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Odd question

Discussion in 'Ice Management' started by fireboy6413, Dec 11, 2010.

  1. fireboy6413

    fireboy6413 Senior Member
    Messages: 396

    So here it goes, My local horse farm asked me today for a quote to salt their indoor arena, the problem is the farm was built on a swamp and they get alot of seepage thru the ground, so come winter the stone dust freezes and makes it nearly impossible to rake. I am looking for some suggestions on this one, I think straight salt will be too much on the horses feet. Thanks
     
  2. forestfireguy

    forestfireguy PlowSite.com Addict
    Messages: 1,276

    Liquid magic is the way to go for this application. They may still get frozen ground, but it's hold off much longer. I'd really look at Magic 0, not just Mag Cl. You're pretty close if you need Magic I have a guy I use.
     
  3. blk90s13

    blk90s13 PlowSite.com Addict
    Messages: 1,157

    They asked you to put down salt
     
  4. fireboy6413

    fireboy6413 Senior Member
    Messages: 396

    Yeh they asked for salt, they had a guy doing salt last year, it wasn't an every day thing, just as needed, I said maybe magnesium chloride or something, I feel salt will be too corrosive for animal feet, forest guy, do I need a special setup for this liquid stuff, pm me you number let em know when I can call you,
     
    Last edited: Dec 11, 2010
  5. leon

    leon Senior Member
    Messages: 872

    indoor riding arenas

    Having been a past owner of horse flesh and cattle

    I can and will offer you what I did with my animals.

    This is a huge issue with the animals Hoove Health

    and the sanitaton for them that goes along with it.


    The cleaning of horse hooves is an physically

    intensive business for the horse owner and it takes

    a lot of time before and after riding, as you need to

    clean hoove with hoof pick very very slowly and with

    very low pressure, and inspect the hooves while cleaning

    them. This issue maginified when riding in muddy conditions

    and especially if the animal is subject to wet stable stalls.


    The horse(s) shoes are another issue and you should enquire if the

    farrier uses titanium weldong rod which is or was used by gas welding

    it to the shoes which was done for me as I had to use the roads at times

    when I rode.


    To add to this, if they do not use concrete and rubber mats on the floor the

    hooves need to be checked every day anyway as a manner of maintaining

    hoove health even when using rubber mats and concrete when the animals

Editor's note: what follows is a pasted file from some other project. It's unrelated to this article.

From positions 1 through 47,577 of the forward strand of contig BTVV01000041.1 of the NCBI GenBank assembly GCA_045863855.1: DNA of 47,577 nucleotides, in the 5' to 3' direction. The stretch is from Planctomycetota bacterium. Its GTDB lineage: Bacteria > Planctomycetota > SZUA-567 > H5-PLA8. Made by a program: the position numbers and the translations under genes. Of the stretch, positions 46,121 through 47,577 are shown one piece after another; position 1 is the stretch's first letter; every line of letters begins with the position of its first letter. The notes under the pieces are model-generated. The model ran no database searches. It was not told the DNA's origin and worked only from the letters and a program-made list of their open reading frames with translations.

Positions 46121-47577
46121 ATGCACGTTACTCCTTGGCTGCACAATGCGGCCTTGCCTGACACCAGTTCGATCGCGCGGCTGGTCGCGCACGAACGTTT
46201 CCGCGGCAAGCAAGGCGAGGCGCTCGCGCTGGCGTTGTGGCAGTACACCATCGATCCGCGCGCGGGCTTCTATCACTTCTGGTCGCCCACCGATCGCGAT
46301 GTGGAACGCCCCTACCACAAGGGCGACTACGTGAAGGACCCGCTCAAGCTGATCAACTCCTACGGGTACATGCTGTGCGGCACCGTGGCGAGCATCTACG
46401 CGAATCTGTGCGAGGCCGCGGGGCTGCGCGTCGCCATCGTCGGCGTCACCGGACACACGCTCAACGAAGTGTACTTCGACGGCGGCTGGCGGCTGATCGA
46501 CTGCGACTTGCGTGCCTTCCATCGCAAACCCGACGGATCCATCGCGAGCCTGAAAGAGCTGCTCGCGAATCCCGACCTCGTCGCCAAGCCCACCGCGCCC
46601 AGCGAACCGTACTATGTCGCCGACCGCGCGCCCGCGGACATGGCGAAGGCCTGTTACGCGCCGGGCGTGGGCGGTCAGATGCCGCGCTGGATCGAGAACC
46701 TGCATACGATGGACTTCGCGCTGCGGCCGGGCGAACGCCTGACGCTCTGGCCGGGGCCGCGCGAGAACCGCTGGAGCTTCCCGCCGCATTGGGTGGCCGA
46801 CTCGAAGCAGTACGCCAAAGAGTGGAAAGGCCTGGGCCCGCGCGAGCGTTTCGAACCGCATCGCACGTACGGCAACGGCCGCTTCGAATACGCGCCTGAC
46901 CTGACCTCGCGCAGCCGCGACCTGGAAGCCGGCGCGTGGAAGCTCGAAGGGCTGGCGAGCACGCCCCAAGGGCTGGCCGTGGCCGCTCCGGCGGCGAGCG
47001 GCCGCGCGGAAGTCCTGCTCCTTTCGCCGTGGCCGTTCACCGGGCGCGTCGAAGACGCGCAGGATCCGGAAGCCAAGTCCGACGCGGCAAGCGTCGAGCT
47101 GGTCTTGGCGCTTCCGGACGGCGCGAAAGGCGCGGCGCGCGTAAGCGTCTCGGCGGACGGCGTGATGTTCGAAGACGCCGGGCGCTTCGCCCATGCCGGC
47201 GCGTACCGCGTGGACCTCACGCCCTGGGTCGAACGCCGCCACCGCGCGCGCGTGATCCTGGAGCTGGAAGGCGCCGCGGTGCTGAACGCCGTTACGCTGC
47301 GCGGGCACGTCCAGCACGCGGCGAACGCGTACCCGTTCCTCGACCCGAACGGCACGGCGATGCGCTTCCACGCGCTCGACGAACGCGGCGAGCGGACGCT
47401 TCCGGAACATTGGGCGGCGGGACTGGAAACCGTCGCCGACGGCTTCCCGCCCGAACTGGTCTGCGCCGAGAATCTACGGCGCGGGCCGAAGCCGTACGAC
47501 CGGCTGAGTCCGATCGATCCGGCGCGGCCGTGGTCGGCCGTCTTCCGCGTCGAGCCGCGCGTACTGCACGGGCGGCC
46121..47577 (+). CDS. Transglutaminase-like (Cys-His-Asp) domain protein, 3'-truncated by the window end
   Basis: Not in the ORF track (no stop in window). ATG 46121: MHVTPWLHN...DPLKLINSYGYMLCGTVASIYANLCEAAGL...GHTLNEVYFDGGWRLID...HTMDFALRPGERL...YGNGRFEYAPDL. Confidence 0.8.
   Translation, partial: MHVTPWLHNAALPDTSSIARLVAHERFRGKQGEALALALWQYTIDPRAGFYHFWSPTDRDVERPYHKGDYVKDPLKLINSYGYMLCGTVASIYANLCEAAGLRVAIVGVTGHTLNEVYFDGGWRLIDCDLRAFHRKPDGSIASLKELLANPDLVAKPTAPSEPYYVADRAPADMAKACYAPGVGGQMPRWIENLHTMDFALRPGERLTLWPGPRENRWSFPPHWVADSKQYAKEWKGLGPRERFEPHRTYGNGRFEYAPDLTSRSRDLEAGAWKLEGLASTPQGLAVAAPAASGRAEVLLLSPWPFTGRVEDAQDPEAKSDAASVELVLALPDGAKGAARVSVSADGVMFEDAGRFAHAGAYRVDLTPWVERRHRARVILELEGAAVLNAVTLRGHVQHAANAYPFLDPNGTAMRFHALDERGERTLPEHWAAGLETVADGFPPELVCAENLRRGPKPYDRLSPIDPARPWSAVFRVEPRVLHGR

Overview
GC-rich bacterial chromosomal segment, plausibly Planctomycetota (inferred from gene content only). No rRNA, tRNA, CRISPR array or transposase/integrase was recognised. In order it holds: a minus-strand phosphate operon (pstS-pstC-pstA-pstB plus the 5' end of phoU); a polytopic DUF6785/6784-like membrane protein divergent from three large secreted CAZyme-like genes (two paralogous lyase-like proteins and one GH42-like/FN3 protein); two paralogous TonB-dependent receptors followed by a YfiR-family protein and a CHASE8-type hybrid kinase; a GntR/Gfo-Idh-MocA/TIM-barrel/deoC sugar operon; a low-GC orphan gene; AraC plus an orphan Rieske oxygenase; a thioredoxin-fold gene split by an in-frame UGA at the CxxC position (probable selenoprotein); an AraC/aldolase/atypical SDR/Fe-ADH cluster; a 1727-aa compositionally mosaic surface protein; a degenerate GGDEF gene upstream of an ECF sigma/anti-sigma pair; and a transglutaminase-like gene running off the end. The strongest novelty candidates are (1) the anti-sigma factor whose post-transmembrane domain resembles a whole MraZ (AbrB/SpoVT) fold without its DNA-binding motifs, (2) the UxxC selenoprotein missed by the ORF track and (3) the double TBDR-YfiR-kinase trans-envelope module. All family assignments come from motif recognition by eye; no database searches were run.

are boarded as you are not sure if the people that offer the boarding

    service may not do it every day.


    I would suggest using more sand and more sand only simply as it is a

    traction aid for the animals as a horses frog which is the tender center part of

    the hoove will become irritated and inflamed if it is subject to this as Halite or

    any chemically derived deicier will grind into the hoove and the wet mud will disolve

    it and the Halite or chemically derived deicier will get under the horse shoes of the

    animals and no amount of washing wil get rid of it as the metal of the horseshoe will attract it.



    Its not to late in the season to suggest that they install a shallow french drain around this area or

    a using a ditcher with 4 inch pipe to a drywell for it, and this would stop the issue with water in

    the riding area and the ice forever.


    I am not trying stop you from doing, but I am only adding my advise as a past owner of horses.


    The more sand you add the better the drainage and the drier the hooves and doing this will work well
     
    Last edited: Dec 12, 2010
  6. cretebaby

    cretebaby PlowSite Veteran
    Messages: 4,162

    Why second guess them if they where having it done last year?

    Why do you think salt would be to "corrosive"?
     
  7. cretebaby

    cretebaby PlowSite Veteran
    Messages: 4,162

    Do you bother to read before you haul off typing?

    The problem is frozen ground not ice. Your wonder sand is going to do nothing.
     
  8. leon

    leon Senior Member
    Messages: 872

    riding arena

    I did read the post;

    If they are excercising their horses in frozen ground with ice cover they are irresponsible horse owners; you never move horse flesh or cattle on iced over ground as its the quickest way to have a horse or cow with a broken hip and to have it put down.
     
  9. cretebaby

    cretebaby PlowSite Veteran
    Messages: 4,162

    You have removed all doubt.
     
  10. bighornjd

    bighornjd Senior Member
    Messages: 249

    You bet. I guess all the horses and cattle around here that stay in pasture all winter will be dead by spring because the ground freezes and gets some ice on it.:rolleyes:

    If they want salt, just give them salt and charge accordingly. If they don't know what's best for animal health, then that's their problem and they shouldn't be taking care of them. I can't imagine salt would harm the animals though if they are taken care of properly.